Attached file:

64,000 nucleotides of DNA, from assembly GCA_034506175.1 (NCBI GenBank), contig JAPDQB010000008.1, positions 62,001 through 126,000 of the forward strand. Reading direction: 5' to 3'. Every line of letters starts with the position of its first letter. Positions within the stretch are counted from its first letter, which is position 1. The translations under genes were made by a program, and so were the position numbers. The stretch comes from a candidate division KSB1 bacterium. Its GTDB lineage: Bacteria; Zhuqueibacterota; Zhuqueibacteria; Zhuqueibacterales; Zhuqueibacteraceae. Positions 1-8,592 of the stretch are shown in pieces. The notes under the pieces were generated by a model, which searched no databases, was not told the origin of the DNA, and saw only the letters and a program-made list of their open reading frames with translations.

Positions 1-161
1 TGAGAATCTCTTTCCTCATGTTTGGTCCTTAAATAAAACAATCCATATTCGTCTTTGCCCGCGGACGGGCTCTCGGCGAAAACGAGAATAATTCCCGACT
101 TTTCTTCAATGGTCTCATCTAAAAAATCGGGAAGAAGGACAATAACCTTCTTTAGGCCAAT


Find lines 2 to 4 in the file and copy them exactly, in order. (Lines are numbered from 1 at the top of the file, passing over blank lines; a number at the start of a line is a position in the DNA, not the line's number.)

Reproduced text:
Positions 1-161
1 TGAGAATCTCTTTCCTCATGTTTGGTCCTTAAATAAAACAATCCATATTCGTCTTTGCCCGCGGACGGGCTCTCGGCGAAAACGAGAATAATTCCCGACT
101 TTTCTTCAATGGTCTCATCTAAAAAATCGGGAAGAAGGACAATAACCTTCTTTAGGCCAAT